on 3 April 2007
This collection of Maximo Park's B-sides and demos is almost perfect. The only thing tht stops it being as good as A Certain Trigger is the fact there are less original tracks on it! My personal favourites, A19, some classic Maximo, and Stray Talk, a mainly acoustic song, which is not really found on the real album, are both great songs. Even my least favourite, Isolation, is still a great song when it gets going. The demo versions are pretty good as well, though obviously not as good as the polished versions. All in all, a great collection of tracks.
on 8 February 2006
Don't be put off by the review below...it is just, like this review, one set of opinions. I, too, love Maximo Park and it is a pleasure to listen to this album from start to finish. I do not think there is any merit in debating whether or not this material is better or worse than what can be found on 'A Certain Trigger'. Ultimately, these are B-sides, so you know what you are buying!
on 14 April 2006
This album is a collection of nine tracks(B sides and non-LP) plus three original demo versions,comprising a real patchwork quilt compilation from Maximo Park. Raw,intense(particularly the opening track "A19")and very new 60s and 70s influenced,these songs from Britain's most exciting new band(some would say that was open to debate)were the blueprint for greater things....
On "A19",a driving guitar intro fuels sharp intense lyrics and Paul's voice on top urgent form. Some extraordinary and very original use of words("dull metal moans",describing metal railings);also I've never heard his voice sound so amazing,dramatic and in its intensity,encompassing desperation,hopelessness,cynicism and a strong dash of "angry young man" syndrome. Driving guitar,Lukas Wooller's keyboards and drumwork back up these vocals, in an extremely compelling song which describes the writer's factual and lyrical journey down the A19 towards a better future.
This song hooked me straight away on first hearing. There is a prophesy within the last verse which seems to signify no change for anyone.Powerful lines to think on,a very clever observation.
A beckoning start to this album and it doesn't stop there.
Other tracks on this compilation include "Isolation",Maximo's minute and a half(approx) of John Lennon's lament. I sensed Lennon's ghost appearing fleetingly in the lyrics for about 30 seconds. A track to make you think.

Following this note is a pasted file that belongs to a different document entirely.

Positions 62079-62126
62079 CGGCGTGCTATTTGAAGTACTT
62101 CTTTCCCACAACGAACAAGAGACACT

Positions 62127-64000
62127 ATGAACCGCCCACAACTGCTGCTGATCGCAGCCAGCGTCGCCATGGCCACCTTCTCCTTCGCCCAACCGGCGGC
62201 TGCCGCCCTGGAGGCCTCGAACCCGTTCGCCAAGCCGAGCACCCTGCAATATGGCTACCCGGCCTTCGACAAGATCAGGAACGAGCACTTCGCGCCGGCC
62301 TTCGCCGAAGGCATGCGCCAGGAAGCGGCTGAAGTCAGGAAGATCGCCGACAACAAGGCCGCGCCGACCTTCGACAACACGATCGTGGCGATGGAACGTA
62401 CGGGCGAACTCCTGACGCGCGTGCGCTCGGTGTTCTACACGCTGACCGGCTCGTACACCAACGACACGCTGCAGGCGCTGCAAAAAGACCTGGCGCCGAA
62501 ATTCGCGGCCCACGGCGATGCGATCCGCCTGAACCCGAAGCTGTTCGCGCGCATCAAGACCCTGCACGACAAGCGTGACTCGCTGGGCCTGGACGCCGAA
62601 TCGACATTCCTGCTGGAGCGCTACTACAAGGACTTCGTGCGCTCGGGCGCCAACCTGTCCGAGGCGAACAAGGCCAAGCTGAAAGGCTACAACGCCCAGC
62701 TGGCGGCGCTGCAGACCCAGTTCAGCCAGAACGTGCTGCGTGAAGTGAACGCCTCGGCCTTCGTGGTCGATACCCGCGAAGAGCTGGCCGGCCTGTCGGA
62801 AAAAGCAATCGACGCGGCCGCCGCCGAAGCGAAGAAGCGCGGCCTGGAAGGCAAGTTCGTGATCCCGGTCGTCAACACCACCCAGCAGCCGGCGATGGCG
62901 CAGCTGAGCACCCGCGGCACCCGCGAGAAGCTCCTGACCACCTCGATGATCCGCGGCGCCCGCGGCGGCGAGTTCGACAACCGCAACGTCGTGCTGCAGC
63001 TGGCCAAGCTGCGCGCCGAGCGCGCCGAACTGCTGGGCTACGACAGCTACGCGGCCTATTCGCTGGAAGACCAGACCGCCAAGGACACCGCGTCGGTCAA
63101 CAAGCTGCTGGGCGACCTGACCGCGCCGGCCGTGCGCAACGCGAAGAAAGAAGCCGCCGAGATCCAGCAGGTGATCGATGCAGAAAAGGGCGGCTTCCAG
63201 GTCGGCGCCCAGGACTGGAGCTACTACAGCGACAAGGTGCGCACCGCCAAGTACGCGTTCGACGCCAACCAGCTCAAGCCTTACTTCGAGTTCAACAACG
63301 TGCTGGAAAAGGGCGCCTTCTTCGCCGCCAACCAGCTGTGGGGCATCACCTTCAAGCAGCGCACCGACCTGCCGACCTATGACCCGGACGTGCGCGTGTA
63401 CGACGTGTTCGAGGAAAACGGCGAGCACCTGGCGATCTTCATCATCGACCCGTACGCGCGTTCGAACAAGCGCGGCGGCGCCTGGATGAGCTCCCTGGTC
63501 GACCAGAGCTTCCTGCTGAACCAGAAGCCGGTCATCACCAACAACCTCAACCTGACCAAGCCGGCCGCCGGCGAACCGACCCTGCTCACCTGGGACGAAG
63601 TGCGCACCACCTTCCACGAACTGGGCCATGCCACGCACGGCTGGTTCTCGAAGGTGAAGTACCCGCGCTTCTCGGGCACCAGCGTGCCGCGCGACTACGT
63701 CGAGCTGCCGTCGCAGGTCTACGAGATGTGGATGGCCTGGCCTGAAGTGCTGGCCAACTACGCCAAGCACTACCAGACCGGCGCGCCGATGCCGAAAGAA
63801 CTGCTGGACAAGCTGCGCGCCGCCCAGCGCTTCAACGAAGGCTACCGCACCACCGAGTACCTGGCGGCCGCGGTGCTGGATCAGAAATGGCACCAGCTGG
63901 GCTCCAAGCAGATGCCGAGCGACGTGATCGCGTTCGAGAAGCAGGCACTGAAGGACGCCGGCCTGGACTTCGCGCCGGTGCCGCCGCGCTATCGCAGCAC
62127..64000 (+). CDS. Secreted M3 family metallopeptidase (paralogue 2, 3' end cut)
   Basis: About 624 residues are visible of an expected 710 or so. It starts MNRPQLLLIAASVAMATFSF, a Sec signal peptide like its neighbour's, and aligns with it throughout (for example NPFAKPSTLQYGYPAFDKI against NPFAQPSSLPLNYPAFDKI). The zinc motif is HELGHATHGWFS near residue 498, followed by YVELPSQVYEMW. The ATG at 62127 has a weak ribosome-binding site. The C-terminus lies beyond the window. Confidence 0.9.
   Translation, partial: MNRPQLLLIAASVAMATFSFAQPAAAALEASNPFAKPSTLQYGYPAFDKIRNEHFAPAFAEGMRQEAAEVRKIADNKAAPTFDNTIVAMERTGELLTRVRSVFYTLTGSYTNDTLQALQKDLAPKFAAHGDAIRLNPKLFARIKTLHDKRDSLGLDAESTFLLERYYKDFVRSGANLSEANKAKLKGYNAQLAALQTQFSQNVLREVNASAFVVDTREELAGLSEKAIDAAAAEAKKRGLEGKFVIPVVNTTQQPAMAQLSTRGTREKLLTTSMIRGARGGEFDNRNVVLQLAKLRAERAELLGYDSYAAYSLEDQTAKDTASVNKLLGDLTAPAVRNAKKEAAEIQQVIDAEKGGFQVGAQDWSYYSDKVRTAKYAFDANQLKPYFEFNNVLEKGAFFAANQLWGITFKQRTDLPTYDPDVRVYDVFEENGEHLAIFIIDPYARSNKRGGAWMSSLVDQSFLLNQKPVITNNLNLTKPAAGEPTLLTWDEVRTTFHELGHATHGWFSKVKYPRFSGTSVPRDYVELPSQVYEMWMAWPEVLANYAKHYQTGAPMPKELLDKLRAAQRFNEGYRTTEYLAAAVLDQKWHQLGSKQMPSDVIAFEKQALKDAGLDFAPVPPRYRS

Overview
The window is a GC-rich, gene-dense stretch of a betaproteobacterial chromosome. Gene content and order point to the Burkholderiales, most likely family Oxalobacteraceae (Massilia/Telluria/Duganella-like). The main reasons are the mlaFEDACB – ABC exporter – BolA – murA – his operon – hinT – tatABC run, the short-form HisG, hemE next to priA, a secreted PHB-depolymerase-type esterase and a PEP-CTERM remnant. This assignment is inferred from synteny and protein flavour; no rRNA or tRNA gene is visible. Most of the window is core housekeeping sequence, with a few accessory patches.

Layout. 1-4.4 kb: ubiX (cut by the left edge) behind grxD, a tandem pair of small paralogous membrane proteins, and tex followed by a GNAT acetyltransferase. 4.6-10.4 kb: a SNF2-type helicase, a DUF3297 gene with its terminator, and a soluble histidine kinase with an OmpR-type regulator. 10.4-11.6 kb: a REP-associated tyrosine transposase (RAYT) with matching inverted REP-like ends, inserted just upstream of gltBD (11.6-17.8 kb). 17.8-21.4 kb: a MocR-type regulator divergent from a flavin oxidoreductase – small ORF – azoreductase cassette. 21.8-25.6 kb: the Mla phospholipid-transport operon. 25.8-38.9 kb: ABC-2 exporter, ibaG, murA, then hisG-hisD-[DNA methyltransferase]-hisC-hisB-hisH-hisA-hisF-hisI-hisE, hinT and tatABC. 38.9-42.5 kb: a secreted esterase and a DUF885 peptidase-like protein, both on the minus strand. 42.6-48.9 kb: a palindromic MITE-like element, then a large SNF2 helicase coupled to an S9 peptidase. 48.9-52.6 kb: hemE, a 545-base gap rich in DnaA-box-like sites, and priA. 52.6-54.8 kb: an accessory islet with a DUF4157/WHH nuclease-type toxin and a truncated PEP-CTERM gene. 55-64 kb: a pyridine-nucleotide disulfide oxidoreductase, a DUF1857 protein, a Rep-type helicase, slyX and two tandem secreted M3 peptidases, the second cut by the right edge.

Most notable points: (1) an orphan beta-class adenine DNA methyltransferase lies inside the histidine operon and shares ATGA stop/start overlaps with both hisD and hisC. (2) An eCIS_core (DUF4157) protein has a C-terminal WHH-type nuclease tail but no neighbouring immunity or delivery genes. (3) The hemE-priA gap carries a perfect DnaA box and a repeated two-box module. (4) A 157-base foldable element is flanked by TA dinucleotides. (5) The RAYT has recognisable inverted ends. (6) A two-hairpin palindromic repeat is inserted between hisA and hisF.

Further memorable tracks include "A Year Of Doubt"-very 60s influenced with a jolly bouncy tune and jangly guitar,but the words carry cynicism.The combination of the two makes interesting listening. Much influence from Morrissey here,but without his agonising morbid depressive attitude. In fact this song has been given very positive treatment. Witty,lively,cheerful through the gloom,it stands up as one of the best songs on the album.
"Stray Talk" is my favourite track on here. It is a lovely acoustic ballad,with beautiful well-rounded solo guitar accompaniment to Paul's solo voice singing a la McCartney,standing up adequately without extra instrumental backing.(It reminded me of "Blackbird" in places). A yearning,charming,articulate delivery on this one.
This song perhaps shows off Paul's vocal talent more than any other and is melodic,witty and bittersweet.
The demo tracks include Maximo's best-known song,"Apply Some Pressure",their rallying-cry to motivation.It still sounds as urgent as it did on "Trigger",if not more so. I almost prefer this more primitive-sounding version to the later polished-up one on "ACT". A very charming version which ends with a hi-hat and a flourish.
"Graffiti", another included demo track with its involved guitars and drums intro,then Paul's voice drifting in with those lyrics. The now almost legendary lines "I'll do graffiti........" still sound as fresh now as they did on "Trigger."The most misconstrued lyrics in pop,perhaps? Well,they've put Maximo on the map,sparking off much controversy,that's for sure. Nice "wall of sound" backup from the band,and ending with lots of harmonious vocals. All together now.........
"Once,A Glimpse" still my favourite Park song,I have to admit.A cornucopia of lyrics and Paul's voice adding its usual passion and charisma,his rich accent very evident.
To sum up,"Missing Songs",while not possessing "Trigger"'s pop style,theatrical slickness and drama,sweeps a refreshing breeze throughout;finally I would say that there are so many good tunes here that sometimes it's hard to choose between them all.
This album carries a rawer energy,powerful hooks and that urgency which is so unique to the Park's music.
Irreplaceable,memorable and deserving of a firm stamp on rock music's history,these songs go very deep.
John Lennon would have totally approved.
Submitted by Juliet R
on 29 December 2005
I will start this review by saying I love Maximo Park. Their debut, A Certain Trigger, is a classic.
And this is, frankly, rubbish. It's a compilation of previously released B-Sides and demos previously avaliable only on British-released singles. Now, normally with most bands this isn't that bad but the b-sides on this album are notably poor, each being weaker than every single track on A Certain Trigger. There isn't a single track on the album I would regard as "must have" or, unfortunately, "decent" with most being barrel-scraping not-so-aceness.
I can only conclude this is a way of Warp Records getting the maximum out of this cash cow, which is rather cynical but I can see no other reason why this would be be released.
One spark is that the 3 demo tracks are truely great but don't differ enough from the final product to justify the cost. Indeed, the reason I like them is because they are marginally different versions of songs I know and love already.
Save your cash unless you are a completest.